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Tuesday, November 27, 2012

Larry Hagman, From A Distance.

I never actually met Larry Hagman, but I saw him quite often, from a short distance.
If you want to read a great article about him, go to Mark Evanier's blog.
Mark did interact with him, and has a great story to tell about him.
And it is quite complimentary.
It also explains how Hagman essentially shook the studio that made "Dallas", Lorimar,
by it's ankles, to get every last nickel out of them when he re-upped as J.R. when his contract was up.

My first awareness of Larry Hagman came in the mid-1960s, when my friend Allie Wolf
claimed to have spotted him in the baggage claim area at LaGuardia Airport.
And Allie made the huge-est deal possible out of this.
"I Dream of Jeannie" had been for about a year.
I had never seen it.
I had no idea who Larry Hagman was.
I only knew about Barbara Eden and her navel.
Allie, of course, was astounded that ANYONE would not know who Larry Hagman was.
Allie was often prone to seeing, or at least thinking he was seeing, celebrities in everyday life.
He once thought he saw Leonard Bernstein on the Q-44A bus, that went from the outreaches of Queens, along Union Turnpike, to Forest Hills, where one could catch the subway to midtown Manhattan.
He was positive it was Leonard Bernstein.
This was met with a resounding "Leonard Bernstein? On the Q-44A bus? He probably went
everywhere by limo."
Allie simply retorted, in his most self-assured fashion, "It was HIM!!"
Spotting Larry Hagman at least seemed a little more plausible.
My paths and Larry Hagman's crossed quite a bit.
We both lived in Malibu, where I'd seen him pushing his own grocery cart around Ralph's, the local supermarket, always graciously stopping to sign autographs.
We also worked at the same studio.
"She's The Sheriff" was also shot at Lorimar.
I'd always see the "Dallas" cast walking around the lot, or in the commissary.
So there was certainly proximity, but nary a word was exchanged.
Lorimar was reputed to be the toughest, most cutthroat studio in town to work at.
I still have some scars on my throat to prove it.
I'd often see Barbara Bel Geddes in the commissary.
She was the original Miss Ellie on "Dallas".
She left the show, and was replaced by Donna Reed.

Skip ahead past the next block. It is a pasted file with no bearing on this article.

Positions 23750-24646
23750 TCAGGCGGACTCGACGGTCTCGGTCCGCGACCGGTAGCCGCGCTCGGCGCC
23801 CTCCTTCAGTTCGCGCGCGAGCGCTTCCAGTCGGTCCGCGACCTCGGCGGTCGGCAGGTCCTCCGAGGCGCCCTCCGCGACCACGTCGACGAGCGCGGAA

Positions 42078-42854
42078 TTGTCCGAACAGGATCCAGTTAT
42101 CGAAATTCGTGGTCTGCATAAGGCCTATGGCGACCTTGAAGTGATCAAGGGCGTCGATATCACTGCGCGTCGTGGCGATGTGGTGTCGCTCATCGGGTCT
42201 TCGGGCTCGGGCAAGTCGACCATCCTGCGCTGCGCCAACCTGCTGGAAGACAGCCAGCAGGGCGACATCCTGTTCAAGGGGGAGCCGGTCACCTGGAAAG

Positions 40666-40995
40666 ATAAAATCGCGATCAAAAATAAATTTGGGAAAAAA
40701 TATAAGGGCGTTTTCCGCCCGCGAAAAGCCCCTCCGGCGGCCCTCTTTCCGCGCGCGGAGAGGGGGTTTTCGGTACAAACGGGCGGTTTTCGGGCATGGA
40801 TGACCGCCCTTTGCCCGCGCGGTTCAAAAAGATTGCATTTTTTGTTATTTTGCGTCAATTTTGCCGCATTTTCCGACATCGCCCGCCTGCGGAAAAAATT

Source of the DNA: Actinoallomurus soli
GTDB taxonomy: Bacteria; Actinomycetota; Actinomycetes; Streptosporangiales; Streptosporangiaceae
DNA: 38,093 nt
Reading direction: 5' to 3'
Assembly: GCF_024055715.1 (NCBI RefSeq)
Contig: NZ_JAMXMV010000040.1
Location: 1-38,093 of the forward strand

When Ms. Bel Geddes decided that she wanted to return to the show, the studio
unceremoniously fired Donna Reed, and rehired Ms. Bel Geddes.
This led to Donna Reed filing a hefty lawsuit, which led to a hefty settlement.
I'd also often see Valerie Harper on the lot. "Valerie's Family" shot it's show in the soundstage right next to ours.
After some dispute or other, probably due to Lorimar not living up to something they
agreed to in her deal (I know that was the problem I had with my deal), she was
unceremoniously fired, and replaced by Sandy Duncan.
They changed the name of the show to "The Hogan Family"
That was decent of them.
She sued Lorimar for wrongful termination and won two million dollars.
Why do I bring all this up?
And what does this all have to do with Larry Hagman?
Well, Larry Hagman, we now know from several sources, was a sweetheart of a guy.
But he had his quirks.
And one of his quirks was that he was completely satisfied sleeping on an army cot in
his dressing room.
No fancy trailers required for him.
This gave the bastards at Lorimar all the ammunition they needed.
If any of their other well-paid TV stars had asked for a trailer during negotiations,
they were met with "Larry Hagman doesn't have a trailer. Do you think you're a bigger star than Larry Hagman?"
Needless to say, no trailers were given to anybody.
I know this because the above-mentioned bastards bragged about this often, in my presence.
I'm guessing that these other well-paid TV stars included Donna Reed, who was seriously ill when she was shooting "Dallas", and could have really used a trailer, and Valerie Harper, who was probably just jobbed out of one.
Maybe if Lorimar had acquiesced, Donna Reed's settlement might not have been so hefty, and maybe Valerie Harper might have been a little less persistent in carrying out her quest for the two million.
Thinking that all of this had to do with Larry Hagman sleeping on an army cot makes
me sleep a little better at night.


My books ,"Show Runner" and it's sequel,"Show Runner Two", can be found at the Amazon Kindle Store.
Along with the newer ones, "The Man Is Dead", and "Report Cards".
You can search by typing in my name, Cindy Williams, Laverne & Shirley, The Odd Couple, or Happy Days.
Check them out.
You don't need a Kindle machine to download them.
Just get the free app from Kindle, and they can be downloaded to an IPhone, IPad, or Blackberry.
The paperback, "Mark Rothman's Essays" is still available for people without Kindle.
I have many readings and signings remaining, and the thing about Kindle is you can't sign one.
If you'd like one, contact me at
And now, we've got my reading of my "Laverne & Shirley Movie" screenplay on YouTube.



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About Me

Hi. I am, according to my Wikipedia entry,(which I did not create) a noted television writer, playwright, screenwriter, and occasional actor. You can Google me or go to the IMDB to get my credits, and you can come here to get my opinions on things, which I'll try to express eloquently. Hopefully I'll succeed. You can also e-mail me at Perhaps my biggest claim to fame is being responsible, for about six months in 1975, while Head Writer for the "Happy Days" TV series, for Americans saying to each other "Sit on it."